In this article I will provide you with my reflections on the impact of COVID-19, along strategies to manage your psychological health during the difficult time of self isolation and or social distancing.
From my observations of work with patients I suggest we moved into and for some of us through, what I refer to as Phase One and Phase Two of collective psychological responses to the existence of COVID-19 and resulting policies.
1. Psychological Responses
A) Phase One
Psychological Response: Fear
For most of us our poor bodies and minds were ‘flooded with adrenaline’. Our cortisone levels were likely to have ‘gone through the roof’.
Amongst us there have been tears, sleepless nights, somatisation, panic attacks, irrational fears, and arguments with those we love. All of this was normal under these abnormal circumstances. It is important during this time to seek the additional psychological assistance you needed, but first and foremost don’t judge yourself. We are wired to survive, it has felt uncomfortably electric, but we have survived.
In this first phase, in my work with patients I have noticed primal responses to past trauma being activated, and preexisting Psychological Disorders taking on more severe formations. I also witnessed pertinent connections being made between past events and responses to the pandemic. Collectively it appears that people had deeper access to their psyche during this time and the silver lining is that this presented an opportunity to heal at a deeper level.
B) Phase Two
Psychological Response: Depressive Exhaustion
The ‘flight/fight’ fear response has passed but were and may still be exhausted. During this phase one may feel numb, disconnected, have a lack enthusiasm for work or creative pursuits, feel ‘emotionally drained’, and find it hard to make contact or reply to friends and family.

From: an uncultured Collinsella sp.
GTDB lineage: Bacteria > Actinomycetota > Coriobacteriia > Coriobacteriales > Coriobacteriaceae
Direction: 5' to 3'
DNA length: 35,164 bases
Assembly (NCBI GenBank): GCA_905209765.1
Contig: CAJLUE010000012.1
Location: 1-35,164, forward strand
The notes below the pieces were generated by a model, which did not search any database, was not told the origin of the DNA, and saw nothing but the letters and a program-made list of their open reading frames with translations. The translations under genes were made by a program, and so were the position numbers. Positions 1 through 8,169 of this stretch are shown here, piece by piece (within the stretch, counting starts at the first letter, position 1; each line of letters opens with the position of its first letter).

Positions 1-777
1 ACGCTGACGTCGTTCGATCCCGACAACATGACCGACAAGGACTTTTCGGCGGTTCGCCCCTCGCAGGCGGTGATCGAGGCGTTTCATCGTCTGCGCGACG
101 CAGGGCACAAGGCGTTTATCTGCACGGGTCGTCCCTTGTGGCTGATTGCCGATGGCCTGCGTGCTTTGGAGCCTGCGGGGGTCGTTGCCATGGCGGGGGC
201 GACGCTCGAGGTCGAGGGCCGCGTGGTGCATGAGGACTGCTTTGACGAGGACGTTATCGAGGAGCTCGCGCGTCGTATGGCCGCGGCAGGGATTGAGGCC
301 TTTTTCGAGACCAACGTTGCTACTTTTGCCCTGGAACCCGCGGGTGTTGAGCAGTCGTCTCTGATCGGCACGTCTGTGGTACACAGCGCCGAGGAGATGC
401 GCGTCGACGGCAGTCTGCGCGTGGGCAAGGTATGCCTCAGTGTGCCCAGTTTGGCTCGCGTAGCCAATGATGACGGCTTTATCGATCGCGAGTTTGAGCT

The first phase left our bodies and minds feeling depleted. In the second phase we felt or still feel like we have little to give others and we need to rest.
This is the entering into a depressive phase. A depressive state is not the same as depression. From a psychoanalytic perspective, it is a time when we stop splitting events and people into bad and good categories. We regain a sense of perspective and come back into contact with reality.
This said enduring a pandemic is not enjoyable. The reality we come into contact with is not pleasant. It is fair to say that collectively humans were and to a lesser degree are still ‘having a bad time’ so we need to be careful not to spiral into depression. This can be done by emotional processing rather than engaging in negative thought patterns, and by using psychological strategies which include doing things that make us feel good.
2. Psychological strategies
A) Panic Attacks
In phase one you may find that either you or others became so overwhelmed that you or they experienced panic attacks. A panic attack is an abrupt feeling of fear or discomfort accompanied by symptoms that include: heart palpitations, feeling that it is difficult to breath, sweating, and trembling.
During a panic attack the physical sensations are so unpleasant that they tend create further feelings of fear. When this happens we need to place our attention on something other than the unbearable feelings of panicking in order to stop the panic attack. This can be difficult when you are busy panicking, so the task needs to be easy enough to do while distracting enough to give the body and psyche a chance to rebalance itself and slow down the somatic fear responses.
Count backwards from 100 in lots of 3. This can be done out loud, or in your head.
B) Feeling down
In phase two it is hard to feel enthusiasm or joy.
As a child most of us learnt how to comfort ourselves by doing things that made us feel good. As adults during this difficult time we need to remember the importance of making ourselves feel good by engaging in simply activities that are not goal orientated and bring us comfort.
These behaviours include:
Going for a walk during sunrise or sunset
Giving yourself a foot massage
Dancing to music in your lounge or bedroom
Having a warm bath
Sitting in the sun and having a cup
Click here for our policies and procedures for practicing during the COVID-19 pandemic.